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Seoul: International Districts and Transport

Are you getting ready to relocate to Seoul? Don’t miss out on the information in our guide on moving to Seoul, South Korea’s expat hotspot. We tell you all you need to know for your move: visas, transportation, international districts, and more! Relocating to Seoul has never been this easy!
New to Seoul? Better avoid the busy traffic and use public transportation.

Popular International Districts

There are different international districts in Seoul which attract well-to-do Seoulites and expatriates alike. In this section, we will introduce them briefly:

  • Itaewon-dong (Yongsan-gu) is located near Yongsan US military base and is home to the largest expatriate community in the entire country. It is also a very popular tourist zone. Visitors and residents alike enjoy the numerous shopping opportunities, clubs, bars, and restaurants. As it also offers affordable housing, it has become the residential area of choice among expats.
  • Hannam-dong (Yongsan-gu) lies near Itaewon and has a significant number of foreign diplomatic missions and embassies. It is divided into two areas — the UN Village and an ordinary residential district. With its significant number of fancy villages and Western-style houses, it is primarily a residential area.
  • Ichon-dong (Yongsan-gu) is known as the home of most Japanese expats in Seoul. Currently, there are about 5,000 Japanese people living in Ichon-dong. Historically, it has been home to embassy staff and the employees of different trading companies.
  • Seodaemun-gu is situated in the northwest of Seoul, surrounded by mountains, and very popular among foreigners. Foreign students and professors in particular like to settle here. They enjoy the close proximity to different universities such as the Ewha Women’s University, Hongik University, and Yonsai University.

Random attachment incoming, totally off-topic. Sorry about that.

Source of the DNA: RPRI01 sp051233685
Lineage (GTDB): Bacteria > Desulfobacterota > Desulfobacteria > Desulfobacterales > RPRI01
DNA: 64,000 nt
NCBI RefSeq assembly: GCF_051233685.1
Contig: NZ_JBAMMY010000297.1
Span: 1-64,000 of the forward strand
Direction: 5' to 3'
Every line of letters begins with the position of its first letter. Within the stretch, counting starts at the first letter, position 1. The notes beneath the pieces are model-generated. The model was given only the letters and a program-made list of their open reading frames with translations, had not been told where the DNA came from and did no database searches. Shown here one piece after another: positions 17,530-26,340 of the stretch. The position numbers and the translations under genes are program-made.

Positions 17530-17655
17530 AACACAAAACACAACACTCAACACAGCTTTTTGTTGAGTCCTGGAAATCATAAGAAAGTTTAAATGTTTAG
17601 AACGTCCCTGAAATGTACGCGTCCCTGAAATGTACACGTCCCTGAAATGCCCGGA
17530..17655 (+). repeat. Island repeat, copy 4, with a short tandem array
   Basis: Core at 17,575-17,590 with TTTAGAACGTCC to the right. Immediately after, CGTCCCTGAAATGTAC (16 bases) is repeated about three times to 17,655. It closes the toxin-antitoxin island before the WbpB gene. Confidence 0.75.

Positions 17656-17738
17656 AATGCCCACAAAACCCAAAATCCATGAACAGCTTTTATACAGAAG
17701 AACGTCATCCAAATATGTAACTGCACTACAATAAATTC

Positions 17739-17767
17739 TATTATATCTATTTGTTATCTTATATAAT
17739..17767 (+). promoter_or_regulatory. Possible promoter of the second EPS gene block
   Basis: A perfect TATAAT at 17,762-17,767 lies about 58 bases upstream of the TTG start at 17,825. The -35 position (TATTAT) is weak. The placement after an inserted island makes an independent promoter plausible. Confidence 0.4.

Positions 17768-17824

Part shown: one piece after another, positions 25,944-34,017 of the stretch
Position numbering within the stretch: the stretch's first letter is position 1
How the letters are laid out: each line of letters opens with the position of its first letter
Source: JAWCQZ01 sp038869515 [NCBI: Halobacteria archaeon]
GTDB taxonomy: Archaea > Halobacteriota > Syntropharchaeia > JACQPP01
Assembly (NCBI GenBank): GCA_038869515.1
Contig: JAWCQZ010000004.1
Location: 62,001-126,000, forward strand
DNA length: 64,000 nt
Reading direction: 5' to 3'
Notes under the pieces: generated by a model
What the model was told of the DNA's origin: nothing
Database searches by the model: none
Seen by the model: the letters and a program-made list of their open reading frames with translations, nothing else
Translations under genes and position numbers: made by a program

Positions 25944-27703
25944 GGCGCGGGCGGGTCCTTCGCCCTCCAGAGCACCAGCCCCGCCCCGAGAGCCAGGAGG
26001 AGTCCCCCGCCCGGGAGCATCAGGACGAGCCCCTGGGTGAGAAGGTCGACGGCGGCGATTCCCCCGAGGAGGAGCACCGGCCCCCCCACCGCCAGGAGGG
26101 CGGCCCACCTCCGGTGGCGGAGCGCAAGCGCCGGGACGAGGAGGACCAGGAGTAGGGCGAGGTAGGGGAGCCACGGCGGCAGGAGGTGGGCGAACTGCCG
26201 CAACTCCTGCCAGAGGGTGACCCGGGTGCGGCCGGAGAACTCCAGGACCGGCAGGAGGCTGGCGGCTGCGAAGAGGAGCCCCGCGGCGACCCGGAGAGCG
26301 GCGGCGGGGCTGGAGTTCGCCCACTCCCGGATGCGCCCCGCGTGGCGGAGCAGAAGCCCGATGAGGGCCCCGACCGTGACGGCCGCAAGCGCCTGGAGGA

• The Greater Gangnam Area (Gangnam-gu, Seochu-gu, and Songpa-gu) offers various cultural and business facilities such as the Korea International Trade Association (KITA) or the Seoul Arts Center. This area is popular among Koreans for its excellent public transportation and its fantastic schools. Despite the rising housing costs and the hectic traffic, foreigners love to move to this district as well.

A Well-Organized Public Transportation System

Seoul has a comprehensive public transportation system which allows you to travel almost everywhere without much of a hassle. The bus system, for instance, is reasonably priced and operates from 04:30 to 01:00. While some bus route maps are also displayed in English, drivers usually understand only Korean. The bus number will tell you which districts the buses serve.

There are three types of buses:

  • red long-distance express buses
  • green and blue buses, which link subway stations in one district or inner to outer districts
  • yellow short-haul buses, which circle around the city center

Alternatively, you can also rely on Seoul’s extensive subway system. Although it is quite fast, cheap and safe, you should try to avoid rush hours when the trains are very packed. The subway runs every few minutes between 05:30 to around midnight.

Prefer Traveling by Car?

Taxi rides can come quite cheap, especially if you share a taxi with your friends and colleagues. Regular taxis (ilban) charge 3,000 KRW for the first two kilometers and 100 KRW for each additional 144 m or 41 seconds. Deluxe taxis (mobeom) are black with a yellow stripe. They charge 5,000 KRW for the first three kilometers and 200 KRW for each additional 205 m or 50 seconds. Unlike regular taxis, they do not require a 20% surcharge between midnight and 04:00.

While only very few taxi drivers speak English, some companies offer a free interpretation service. In addition, in 2009, Seoul International Taxi started operations, offering drivers who speak English, Japanese, and Chinese. All taxis come with a meter. However, keep in mind that on the Incheon airport route you will have to pay for the road toll in addition to the regular meter charge. Tipping is not customary and hence not necessary.

Of course, you could also rent or buy your own car to get around Seoul. However, if the urban traffic is still new for you, you should avoid driving. And even if you have lived in Seoul for a while, ask yourself if you are ready to deal with traffic jams, the recklessness of other drivers, and the lack of any street names or directional signs before you get behind the wheel.


We do our best to keep this article up to date. However, we cannot guarantee that the information provided is always current or complete. 

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